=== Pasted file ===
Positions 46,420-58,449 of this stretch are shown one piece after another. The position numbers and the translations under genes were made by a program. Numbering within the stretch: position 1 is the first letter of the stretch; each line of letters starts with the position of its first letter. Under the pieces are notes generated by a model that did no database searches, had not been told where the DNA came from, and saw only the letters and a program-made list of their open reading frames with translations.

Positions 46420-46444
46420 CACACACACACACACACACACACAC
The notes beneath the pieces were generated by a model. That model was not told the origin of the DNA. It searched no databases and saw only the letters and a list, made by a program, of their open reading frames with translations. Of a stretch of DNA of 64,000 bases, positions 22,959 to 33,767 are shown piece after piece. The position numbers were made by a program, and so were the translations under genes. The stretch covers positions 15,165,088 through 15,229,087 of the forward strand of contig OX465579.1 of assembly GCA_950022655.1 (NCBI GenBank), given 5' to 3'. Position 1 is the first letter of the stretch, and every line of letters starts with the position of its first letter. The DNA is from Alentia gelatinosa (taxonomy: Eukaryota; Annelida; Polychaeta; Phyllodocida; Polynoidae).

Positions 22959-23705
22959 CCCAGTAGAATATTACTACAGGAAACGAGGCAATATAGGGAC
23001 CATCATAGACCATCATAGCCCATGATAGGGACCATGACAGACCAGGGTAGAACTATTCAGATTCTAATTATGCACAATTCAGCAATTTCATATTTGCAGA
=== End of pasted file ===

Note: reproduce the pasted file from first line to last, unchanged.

Positions 46,420-58,449 of this stretch are shown one piece after another. The position numbers and the translations under genes were made by a program. Numbering within the stretch: position 1 is the first letter of the stretch; each line of letters starts with the position of its first letter. Under the pieces are notes generated by a model that did no database searches, had not been told where the DNA came from, and saw only the letters and a program-made list of their open reading frames with translations.

Positions 46420-46444
46420 CACACACACACACACACACACACAC
The notes beneath the pieces were generated by a model. That model was not told the origin of the DNA. It searched no databases and saw only the letters and a list, made by a program, of their open reading frames with translations. Of a stretch of DNA of 64,000 bases, positions 22,959 to 33,767 are shown piece after piece. The position numbers were made by a program, and so were the translations under genes. The stretch covers positions 15,165,088 through 15,229,087 of the forward strand of contig OX465579.1 of assembly GCA_950022655.1 (NCBI GenBank), given 5' to 3'. Position 1 is the first letter of the stretch, and every line of letters starts with the position of its first letter. The DNA is from Alentia gelatinosa (taxonomy: Eukaryota; Annelida; Polychaeta; Phyllodocida; Polynoidae).

Positions 22959-23705
22959 CCCAGTAGAATATTACTACAGGAAACGAGGCAATATAGGGAC
23001 CATCATAGACCATCATAGCCCATGATAGGGACCATGACAGACCAGGGTAGAACTATTCAGATTCTAATTATGCACAATTCAGCAATTTCATATTTGCAGA